President Van Deacon called the meeting to order, Joe Brock gave the Invocation, Deacon led the pledge to the U.S. flag, Tommy McLain led the pledge to the Tennessee flag, and Dave Whaley the SAR flag pledge.

The guests introduced Jim Cooke, secretary of John Sevier Chapter; James Carter, registrar of John Sevier Chapter; Sam Norman, guest of Bill Hamilton;and John Humberd, son of Milton and Susan Humberd, and wife, April.

One new member, Larry McDaris, was sworn in and his membership certificate presented by Stan Evans.

Deacon gave the history of the Society rosette, and presented him a rosette as a new member. He said a few words showing his appreciation for those helping him become a member of this prestigious Society.

Deacon commented on several issues. He mentioned an online system where the members might prefer to pay for their meals.

He announced the chapter’s Executive Committee was meeting every Thursday morning, primarily to arrange for the Col. Benjamin Cleveland statue unveiling event on April 19.

The statue is in its final stages in Atlanta. Claude Hardison reported a granite base was being prepared for it.

Under Officer Reports, Hamilton gave the Treasurer’s Report and stated both the general and statue accounts were in good shape.

Whaley as Americanism Committee chairman, reported the chapter has a poster contest this year. The chapter voted to support the contest monetarily. Whaley also reported the chapter has an entry this year in the Knight Essay Contest. Both entries will compete at the State Convention, and if winning there, will progress on to National.

Evans reported on the upcoming National Society Spring Leadership/Trustees Meeting in Louisville, Ky., March 1 and 2. This is one of several times each year the national committees meet and work their issues.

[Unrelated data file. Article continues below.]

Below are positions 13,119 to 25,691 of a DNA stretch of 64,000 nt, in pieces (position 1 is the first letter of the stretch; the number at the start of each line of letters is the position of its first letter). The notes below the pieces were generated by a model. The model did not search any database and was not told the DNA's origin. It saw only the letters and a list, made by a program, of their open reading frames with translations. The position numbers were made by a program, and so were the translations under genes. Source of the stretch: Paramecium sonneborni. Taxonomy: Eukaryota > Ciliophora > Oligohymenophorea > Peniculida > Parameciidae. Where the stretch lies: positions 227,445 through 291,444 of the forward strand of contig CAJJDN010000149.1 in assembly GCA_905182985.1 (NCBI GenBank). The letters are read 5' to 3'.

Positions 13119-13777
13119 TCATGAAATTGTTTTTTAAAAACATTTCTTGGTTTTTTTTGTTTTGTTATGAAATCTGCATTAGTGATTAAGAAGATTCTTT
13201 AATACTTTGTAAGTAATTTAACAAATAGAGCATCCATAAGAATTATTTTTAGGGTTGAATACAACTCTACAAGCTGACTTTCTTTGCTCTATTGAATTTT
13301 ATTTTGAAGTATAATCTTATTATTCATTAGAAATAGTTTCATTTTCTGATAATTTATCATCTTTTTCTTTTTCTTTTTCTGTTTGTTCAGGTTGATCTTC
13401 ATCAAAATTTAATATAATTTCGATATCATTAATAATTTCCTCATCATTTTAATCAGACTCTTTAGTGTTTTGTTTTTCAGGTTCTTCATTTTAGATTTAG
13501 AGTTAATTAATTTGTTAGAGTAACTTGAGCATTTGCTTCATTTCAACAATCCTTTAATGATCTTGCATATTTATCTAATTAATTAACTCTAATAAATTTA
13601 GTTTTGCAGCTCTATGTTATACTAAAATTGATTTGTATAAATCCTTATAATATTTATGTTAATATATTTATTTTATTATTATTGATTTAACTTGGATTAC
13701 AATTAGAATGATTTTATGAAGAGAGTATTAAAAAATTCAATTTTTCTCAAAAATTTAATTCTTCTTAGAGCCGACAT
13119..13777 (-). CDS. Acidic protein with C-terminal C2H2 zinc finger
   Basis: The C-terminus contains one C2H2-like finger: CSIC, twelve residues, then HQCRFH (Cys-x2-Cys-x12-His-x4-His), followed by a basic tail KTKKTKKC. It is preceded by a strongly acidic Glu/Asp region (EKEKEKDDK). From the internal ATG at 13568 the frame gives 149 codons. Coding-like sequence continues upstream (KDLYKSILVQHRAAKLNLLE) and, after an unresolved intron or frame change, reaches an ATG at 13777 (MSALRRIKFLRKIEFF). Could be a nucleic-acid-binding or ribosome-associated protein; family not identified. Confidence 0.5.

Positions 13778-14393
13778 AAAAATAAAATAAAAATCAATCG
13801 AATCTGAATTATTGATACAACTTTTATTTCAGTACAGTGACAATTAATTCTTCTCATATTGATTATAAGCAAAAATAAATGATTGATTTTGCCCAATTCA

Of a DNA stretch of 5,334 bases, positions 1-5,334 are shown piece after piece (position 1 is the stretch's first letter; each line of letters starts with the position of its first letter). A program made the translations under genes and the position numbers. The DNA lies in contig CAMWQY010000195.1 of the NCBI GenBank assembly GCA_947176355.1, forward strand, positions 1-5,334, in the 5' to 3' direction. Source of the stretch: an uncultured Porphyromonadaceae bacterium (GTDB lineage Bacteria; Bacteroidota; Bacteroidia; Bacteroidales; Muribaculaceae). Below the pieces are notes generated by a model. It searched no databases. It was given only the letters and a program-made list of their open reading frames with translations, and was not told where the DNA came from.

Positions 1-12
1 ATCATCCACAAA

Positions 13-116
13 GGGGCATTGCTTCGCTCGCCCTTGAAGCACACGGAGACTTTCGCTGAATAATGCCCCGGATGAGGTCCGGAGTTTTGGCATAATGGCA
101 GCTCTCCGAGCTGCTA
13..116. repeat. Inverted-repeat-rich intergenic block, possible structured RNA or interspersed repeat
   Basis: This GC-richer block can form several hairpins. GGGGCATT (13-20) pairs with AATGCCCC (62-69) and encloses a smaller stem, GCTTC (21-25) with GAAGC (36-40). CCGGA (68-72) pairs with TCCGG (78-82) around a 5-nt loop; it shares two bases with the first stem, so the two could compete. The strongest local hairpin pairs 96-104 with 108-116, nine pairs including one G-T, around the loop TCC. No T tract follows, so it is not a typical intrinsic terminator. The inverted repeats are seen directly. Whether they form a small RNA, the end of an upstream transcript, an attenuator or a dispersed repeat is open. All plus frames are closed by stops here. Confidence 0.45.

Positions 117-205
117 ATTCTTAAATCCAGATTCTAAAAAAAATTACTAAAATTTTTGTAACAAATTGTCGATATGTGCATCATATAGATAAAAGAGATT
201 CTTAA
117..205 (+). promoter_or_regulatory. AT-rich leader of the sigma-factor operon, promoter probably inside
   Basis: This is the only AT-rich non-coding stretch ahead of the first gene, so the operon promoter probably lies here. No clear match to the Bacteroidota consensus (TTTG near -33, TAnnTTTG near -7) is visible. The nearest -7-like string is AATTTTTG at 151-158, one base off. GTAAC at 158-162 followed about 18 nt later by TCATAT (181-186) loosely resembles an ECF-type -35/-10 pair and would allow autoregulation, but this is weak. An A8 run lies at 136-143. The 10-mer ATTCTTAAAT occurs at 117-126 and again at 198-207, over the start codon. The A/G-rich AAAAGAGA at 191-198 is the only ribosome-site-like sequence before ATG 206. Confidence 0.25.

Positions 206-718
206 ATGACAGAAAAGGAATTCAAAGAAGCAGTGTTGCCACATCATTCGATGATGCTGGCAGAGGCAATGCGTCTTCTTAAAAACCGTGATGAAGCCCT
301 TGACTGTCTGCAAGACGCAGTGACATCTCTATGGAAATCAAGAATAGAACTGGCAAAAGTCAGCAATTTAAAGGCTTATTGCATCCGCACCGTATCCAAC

Evans reported he would be addressing the National Museum Board Committee, with hopes of borrowing several Revolutionary War rifles and other period pieces for the Museum Center at Five Points’ upcoming exhibit on Benjamin Cleveland and the founding of Cleveland, set for April 19 through July 13.

TNSSAR Vice President and chapter member Hardison reported on several upcoming events, including the John Sevier Chapter’s George Washington Birthday on Feb. 15; the Tennessee Society’s State Convention in Chattanooga March 15-16; a patriotic activity slated on March 1 at Chattanooga National Cemetery including several veteran organizations; and a request made by John Sevier Chapter requesting photos of the chapter events.

Hardison reported the Col. Benjamin Cleveland Chapter now has 162 members, and the second place chapter only had 98 members. Regarding this, Evans commended the efforts of Dave Hicks and Brock in retaining all but four members after the annual dues were paid. This was an unbelievable accomplishment, especially in a chapter with this large of a membership.

With no further business, Deacon proceeded to close the meeting and lead the Recessional.

Brock delivered the Benediction. The closing gavel was struck and the meeting adjourned.